All in all , this is a very worthy upgrade , but have dropped one star purely for skimping on the documentaries and the lack of anything new on the extras , as I'll only ever review the product and not the film itself.
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on 8 June 2012
Schwarzenegger; love him or hate him you have to give him credit for knowing what he is and what he isn't. He knows his acting presence is never going to be mentioned with the same breathless awe of Meryl Streep. Arnie does a great job of choosing roles that suit him perfectly. One of those roles is the near monk-like silence of the cult classic killing machine known as the Terminator.
We can overlook the fact that Skynet chose to send back a Terminator with a heavy Austrian accent to 1980's America because over the twenty or so times I have seen this film I really could not care less. This is probably Schwarzenegger's greatest film. The role doesn't ask too much of him and he plays it perfectly. As soon as Arnie is teleported, crouching fully naked beside a dump truck he is the Terminator. Many people would demean him, claiming it only works because he cannot act. I disagree. Acting is making the viewer believe and whilst watching this film you don't see former Mr Universe, you see an unstoppable cyborg killer would will not stop and not rest until he has completed his task.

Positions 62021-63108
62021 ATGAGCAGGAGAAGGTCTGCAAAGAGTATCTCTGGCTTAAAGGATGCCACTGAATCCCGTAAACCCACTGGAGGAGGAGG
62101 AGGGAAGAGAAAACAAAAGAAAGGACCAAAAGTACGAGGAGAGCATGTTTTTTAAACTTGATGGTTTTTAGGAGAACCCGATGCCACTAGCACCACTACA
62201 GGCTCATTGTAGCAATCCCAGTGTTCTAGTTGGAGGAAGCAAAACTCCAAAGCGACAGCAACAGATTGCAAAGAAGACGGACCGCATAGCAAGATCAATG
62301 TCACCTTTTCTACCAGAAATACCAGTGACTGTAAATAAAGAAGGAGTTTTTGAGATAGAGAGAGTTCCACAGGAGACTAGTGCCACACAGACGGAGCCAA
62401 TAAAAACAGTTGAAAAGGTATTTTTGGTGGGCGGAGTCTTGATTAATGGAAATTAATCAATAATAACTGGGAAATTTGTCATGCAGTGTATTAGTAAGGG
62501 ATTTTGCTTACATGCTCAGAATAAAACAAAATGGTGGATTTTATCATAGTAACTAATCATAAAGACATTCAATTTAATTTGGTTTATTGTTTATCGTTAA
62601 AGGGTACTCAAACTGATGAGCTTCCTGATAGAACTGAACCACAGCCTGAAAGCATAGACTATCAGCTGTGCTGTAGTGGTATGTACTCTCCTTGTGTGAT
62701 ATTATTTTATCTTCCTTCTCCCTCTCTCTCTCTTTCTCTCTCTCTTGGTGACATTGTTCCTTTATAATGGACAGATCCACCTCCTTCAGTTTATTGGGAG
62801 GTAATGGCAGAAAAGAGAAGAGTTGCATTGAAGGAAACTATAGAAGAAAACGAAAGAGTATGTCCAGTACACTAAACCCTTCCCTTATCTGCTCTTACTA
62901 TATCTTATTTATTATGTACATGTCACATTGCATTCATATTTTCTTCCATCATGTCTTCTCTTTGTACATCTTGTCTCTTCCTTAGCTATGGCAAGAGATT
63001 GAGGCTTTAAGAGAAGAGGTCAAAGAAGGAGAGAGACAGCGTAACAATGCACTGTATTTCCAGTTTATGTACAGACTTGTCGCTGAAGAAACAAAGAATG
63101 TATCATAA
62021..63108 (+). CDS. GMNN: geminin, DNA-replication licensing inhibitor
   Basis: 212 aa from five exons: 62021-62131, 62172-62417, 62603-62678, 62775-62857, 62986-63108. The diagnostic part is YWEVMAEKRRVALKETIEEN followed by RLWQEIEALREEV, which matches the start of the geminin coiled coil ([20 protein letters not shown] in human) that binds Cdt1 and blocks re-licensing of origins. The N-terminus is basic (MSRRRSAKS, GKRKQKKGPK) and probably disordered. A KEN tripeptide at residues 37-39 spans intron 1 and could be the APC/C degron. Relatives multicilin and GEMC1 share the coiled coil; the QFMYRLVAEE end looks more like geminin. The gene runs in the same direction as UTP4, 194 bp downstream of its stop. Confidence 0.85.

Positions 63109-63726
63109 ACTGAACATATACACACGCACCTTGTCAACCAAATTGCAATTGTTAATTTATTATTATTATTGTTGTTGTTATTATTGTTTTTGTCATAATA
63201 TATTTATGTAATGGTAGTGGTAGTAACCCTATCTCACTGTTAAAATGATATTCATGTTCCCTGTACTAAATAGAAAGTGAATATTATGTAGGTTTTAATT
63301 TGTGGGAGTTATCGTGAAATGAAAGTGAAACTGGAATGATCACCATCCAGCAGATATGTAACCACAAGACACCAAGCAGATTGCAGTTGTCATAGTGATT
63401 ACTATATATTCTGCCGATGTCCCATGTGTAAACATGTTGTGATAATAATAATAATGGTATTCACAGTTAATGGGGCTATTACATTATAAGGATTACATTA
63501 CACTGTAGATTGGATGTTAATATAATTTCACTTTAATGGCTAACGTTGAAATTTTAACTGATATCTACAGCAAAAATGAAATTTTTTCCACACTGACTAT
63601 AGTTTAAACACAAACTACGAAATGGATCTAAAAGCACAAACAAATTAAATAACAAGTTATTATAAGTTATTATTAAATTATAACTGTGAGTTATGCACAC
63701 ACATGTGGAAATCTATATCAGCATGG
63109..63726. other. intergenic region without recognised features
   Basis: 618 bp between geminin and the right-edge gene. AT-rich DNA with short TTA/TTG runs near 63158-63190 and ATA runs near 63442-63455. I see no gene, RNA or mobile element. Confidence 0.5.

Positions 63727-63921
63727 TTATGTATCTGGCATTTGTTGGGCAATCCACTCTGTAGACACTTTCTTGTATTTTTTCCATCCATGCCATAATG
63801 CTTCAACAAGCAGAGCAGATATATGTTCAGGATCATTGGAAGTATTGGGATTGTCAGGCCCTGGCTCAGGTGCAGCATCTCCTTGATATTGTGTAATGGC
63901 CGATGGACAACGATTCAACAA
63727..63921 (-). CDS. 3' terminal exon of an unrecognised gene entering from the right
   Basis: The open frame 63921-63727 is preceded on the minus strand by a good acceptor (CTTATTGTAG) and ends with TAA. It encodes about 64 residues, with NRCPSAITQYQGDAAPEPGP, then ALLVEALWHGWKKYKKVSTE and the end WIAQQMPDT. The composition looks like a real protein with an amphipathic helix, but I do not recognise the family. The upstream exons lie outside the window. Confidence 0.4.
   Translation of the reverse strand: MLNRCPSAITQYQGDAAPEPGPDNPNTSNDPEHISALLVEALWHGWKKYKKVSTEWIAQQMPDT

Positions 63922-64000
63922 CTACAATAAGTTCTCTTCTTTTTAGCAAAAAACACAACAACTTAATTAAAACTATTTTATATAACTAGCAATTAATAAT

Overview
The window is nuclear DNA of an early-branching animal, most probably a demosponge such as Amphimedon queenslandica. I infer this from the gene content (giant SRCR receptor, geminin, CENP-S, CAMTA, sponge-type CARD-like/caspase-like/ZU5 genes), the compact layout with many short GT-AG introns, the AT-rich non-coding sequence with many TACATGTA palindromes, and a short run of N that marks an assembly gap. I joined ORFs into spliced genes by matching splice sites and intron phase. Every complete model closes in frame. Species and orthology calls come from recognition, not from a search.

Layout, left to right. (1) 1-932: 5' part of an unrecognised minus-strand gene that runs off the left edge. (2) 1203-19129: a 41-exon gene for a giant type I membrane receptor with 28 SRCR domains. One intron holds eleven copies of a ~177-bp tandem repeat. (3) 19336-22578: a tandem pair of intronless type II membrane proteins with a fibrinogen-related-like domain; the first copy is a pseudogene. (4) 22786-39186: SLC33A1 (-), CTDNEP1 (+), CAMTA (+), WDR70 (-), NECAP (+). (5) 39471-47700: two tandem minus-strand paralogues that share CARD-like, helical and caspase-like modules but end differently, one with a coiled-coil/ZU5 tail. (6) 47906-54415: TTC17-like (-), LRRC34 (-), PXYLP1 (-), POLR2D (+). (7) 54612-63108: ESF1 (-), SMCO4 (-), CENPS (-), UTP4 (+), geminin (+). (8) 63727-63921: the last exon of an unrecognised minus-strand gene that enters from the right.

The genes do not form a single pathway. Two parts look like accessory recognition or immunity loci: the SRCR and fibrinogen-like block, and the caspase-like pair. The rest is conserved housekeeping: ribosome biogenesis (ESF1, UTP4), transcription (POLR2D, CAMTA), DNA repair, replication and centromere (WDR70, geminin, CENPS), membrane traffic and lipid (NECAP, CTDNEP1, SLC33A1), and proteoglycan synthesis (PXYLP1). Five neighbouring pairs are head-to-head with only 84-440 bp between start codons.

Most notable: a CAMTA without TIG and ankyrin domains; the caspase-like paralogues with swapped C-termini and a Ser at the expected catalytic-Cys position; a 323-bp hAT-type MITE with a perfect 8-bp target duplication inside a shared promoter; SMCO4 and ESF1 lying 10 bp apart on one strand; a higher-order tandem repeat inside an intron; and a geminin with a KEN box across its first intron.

What works for The Terminator is the simple premise and James Cameron's ability to put a new spin on something we've seen before. He did it with Alien and like it or not he did it with Avatar. The rules of time travel are well worked out and simply explained. Nothing dead can travel back in time (Hence why we get treated to Arnie and Michael Biehn's buttocks at the start of the film). The Terminator itself cheats this rule by being living organism over metal skeleton.